During the last three years, I’ve been slowly making my way through a re-watch of my all-time favorite TV show, Buffy the Vampire Slayer. Here are my thoughts on the Season 6 episodes!
Yay! My favorite season of my favorite show!! I’m really going to enjoy re-watching these episodes from the ultimate Buffy season… what many refer to as the worst season of the show (including Sarah Michelle Gellar herself), but it’s my favorite because it goes to some extremely dark places, has Willow turn evil, and features my favorite episode of the entire series — Once More With Feeling. The two-part season premiere has its problems — it feels padded at times, and the final part goes on way too long — but it’s a mostly successful re-launch after Buffy’s heroic death. Perfectly sets up Willow’s growing obsession with magic, as well as the uneasy manner Buffy comes back to life that will haunt her character the rest of the season.
After Life ***1/2
Well-modulated third episode finds Buffy trying and failing to get back to normal after being brought back to life, and the awkward ways her friends try to make her cope. Having her face a demon that followed her from the grave was the right call, an eerier creature than most on the show. The episode is solid, but it’s that final scene with Spike, where Buffy tells him she was pulled out of Heaven, that is the true heartbreaker.
Buffy dealing with financial problems may not seem like great drama to most, but it’s the issues like this Buffy deals with that make me love season six so much. Just because Buffy is back doesn’t mean she won’t have money problems, and worries about her future, and so this episode takes these issues head on… with a few demons for her to fight, of course.
Life Serial ***1/2
For some reason I thought season six was pretty grim up until the musical episode, but I forgot about this hilarious early-season entry, where the three geek “supervillains” manipulate Buffy in various ways as she tries to get her life back on track. The absolute gem of this episode is Buffy’s Groundhog Day syndrome in the Magic Shop as she tries to sell a woman a Mummy’s Hand. Hilarious at times, but also effective in how it comments on Buffy’s tough role having to face her real world problems.
All the Way **1/2
The weakest of the early season six episodes (which is quite all right, since the following TWO episodes are two of the best of the entire series) is mostly a drag because it focuses too much on Dawn and her interest in a cute high school boy. That long stretch with Dawn is mostly a yawner, but we do get Xander finally announcing to the gang he’s engaged to Anya, and then that chilling moment at the episode’s end where Willow enacts a spell to make Tara forget her anger… which of course plays a heightened role in the musical episode. A few important moments here, but it’s mostly a transitional episode to get us to the show’s ultimate triumph — Once More With Feeling.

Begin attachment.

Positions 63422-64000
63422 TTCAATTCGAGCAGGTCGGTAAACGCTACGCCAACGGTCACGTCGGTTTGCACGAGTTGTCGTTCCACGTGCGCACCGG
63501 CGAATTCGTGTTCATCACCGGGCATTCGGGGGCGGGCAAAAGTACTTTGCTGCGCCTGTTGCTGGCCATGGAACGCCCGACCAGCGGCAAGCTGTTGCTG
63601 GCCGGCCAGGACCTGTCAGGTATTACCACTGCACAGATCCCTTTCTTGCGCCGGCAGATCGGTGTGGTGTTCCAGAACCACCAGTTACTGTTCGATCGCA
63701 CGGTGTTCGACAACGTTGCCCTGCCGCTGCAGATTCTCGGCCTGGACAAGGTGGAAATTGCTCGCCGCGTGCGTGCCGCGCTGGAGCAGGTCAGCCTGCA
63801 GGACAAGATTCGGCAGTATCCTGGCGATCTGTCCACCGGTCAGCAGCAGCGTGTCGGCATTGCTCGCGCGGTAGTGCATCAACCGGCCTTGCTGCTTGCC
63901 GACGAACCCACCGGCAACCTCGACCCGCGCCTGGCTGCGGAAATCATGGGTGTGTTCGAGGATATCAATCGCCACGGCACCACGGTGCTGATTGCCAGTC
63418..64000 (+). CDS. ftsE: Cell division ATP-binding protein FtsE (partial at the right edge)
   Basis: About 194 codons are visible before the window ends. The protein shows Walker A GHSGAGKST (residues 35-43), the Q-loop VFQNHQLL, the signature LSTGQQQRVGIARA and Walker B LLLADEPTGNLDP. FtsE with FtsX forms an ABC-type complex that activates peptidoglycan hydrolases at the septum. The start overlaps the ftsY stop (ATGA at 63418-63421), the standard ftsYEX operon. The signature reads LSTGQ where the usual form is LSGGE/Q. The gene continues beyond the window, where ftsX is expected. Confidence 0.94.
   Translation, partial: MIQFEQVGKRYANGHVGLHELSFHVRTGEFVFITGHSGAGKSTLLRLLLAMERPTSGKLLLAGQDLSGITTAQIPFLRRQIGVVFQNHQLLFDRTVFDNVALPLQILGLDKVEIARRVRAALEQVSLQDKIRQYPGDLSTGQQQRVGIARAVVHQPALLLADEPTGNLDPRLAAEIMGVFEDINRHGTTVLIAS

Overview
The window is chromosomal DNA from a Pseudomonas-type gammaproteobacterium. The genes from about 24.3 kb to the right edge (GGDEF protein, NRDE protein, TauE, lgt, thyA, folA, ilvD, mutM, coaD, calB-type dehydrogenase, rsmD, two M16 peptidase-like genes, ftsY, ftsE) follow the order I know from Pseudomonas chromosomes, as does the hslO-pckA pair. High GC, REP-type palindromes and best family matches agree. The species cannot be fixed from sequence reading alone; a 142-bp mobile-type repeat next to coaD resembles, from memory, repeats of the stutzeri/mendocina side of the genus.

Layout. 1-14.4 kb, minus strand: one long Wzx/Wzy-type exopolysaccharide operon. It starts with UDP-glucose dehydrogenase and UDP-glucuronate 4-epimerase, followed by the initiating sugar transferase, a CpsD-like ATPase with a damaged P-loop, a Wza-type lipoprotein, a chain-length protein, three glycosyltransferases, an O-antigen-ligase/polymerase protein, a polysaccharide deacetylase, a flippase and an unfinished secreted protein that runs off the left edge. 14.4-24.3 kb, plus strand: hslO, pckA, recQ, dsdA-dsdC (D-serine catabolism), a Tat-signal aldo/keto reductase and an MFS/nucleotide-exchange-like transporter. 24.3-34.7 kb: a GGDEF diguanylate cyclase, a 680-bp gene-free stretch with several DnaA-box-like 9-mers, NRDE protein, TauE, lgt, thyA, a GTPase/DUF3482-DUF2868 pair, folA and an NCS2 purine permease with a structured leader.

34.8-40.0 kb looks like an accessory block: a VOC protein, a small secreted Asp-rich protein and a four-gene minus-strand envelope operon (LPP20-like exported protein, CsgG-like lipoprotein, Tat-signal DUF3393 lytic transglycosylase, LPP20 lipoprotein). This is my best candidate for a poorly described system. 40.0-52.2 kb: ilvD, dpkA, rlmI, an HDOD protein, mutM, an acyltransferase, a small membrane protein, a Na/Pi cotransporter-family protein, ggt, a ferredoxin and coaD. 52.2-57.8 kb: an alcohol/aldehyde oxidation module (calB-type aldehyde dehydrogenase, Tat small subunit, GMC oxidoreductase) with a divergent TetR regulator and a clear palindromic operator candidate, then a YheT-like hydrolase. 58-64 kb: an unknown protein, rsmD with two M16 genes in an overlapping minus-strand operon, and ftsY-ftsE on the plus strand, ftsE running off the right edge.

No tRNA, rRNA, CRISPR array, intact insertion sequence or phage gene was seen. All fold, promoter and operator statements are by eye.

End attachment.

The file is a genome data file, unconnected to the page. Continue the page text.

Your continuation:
Once More, with Feeling ****
The classic, the amazing, my all-time favorite episode of my all-time favorite show. Am I allowed to give it 10 stars? 100 stars? Seeing this episode at the Majestic Theatre in Los Angeles with Joss Whedon in attendance is one of the highlights of my LIFE, and it was a thrill to watch the episode again after many years. It truly is perfect, the ultimate Buffy episode ever.
Tabula Rasa ****
What always amazes me about season 6 of Buffy is how its landmark musical episode was followed up by a hilarious, absolute gem of an episode I would rank in the top 10 Buffy episodes ever! Willow causes a spell that backfires and ends up erasing everyone’s memory. So much imagination and humor throughout, with a downbeat and earned ending that works beautifully.
This episode is a step-down from the previous two, but still with its strong points, like Buffy finally consummating with Spike (it would have been a cheat for their romantic storyline to be tossed aside), and Amy’s unexpected return.
This episode takes things even darker, if that’s possible, when Willow gives in to her inner demons more than ever, causing Dawn to almost be killed. Alyson Hannigan’s acting at the end, where she bawls her eyes out and asks desperately for help, is stunning.
After two very downbeat episodes, this one is a return to form in the humor department, with the geeks accidentally making Buffy invisible. This allows for some very funny moments, like when Buffy messes with the child protective services lady.
Doublemeat Palace **1/2
Often thought of as the worst episode of Season 6, but if that’s the case, this still clearly the finest season of the show. Too much time is spent at the fast food restaurant and all its shenanigans, but there’s plenty of effective humor and even a surprising monster reveal at the end. This would have been a solid Season 1 episode, but in Season 6 it’s just merely adequate.
Dead Things ***
One thing (of the many things) I love about season 6 is that the show is able to breathe and not focus every episode on the big bad. Jonathan, Andrew, and Warren factor in to this episode because they kill Warren’s ex-girlfriend, but ultimately Buffy takes center stage as she tries to deal with the consequences of killing (or thinking she killed) a human.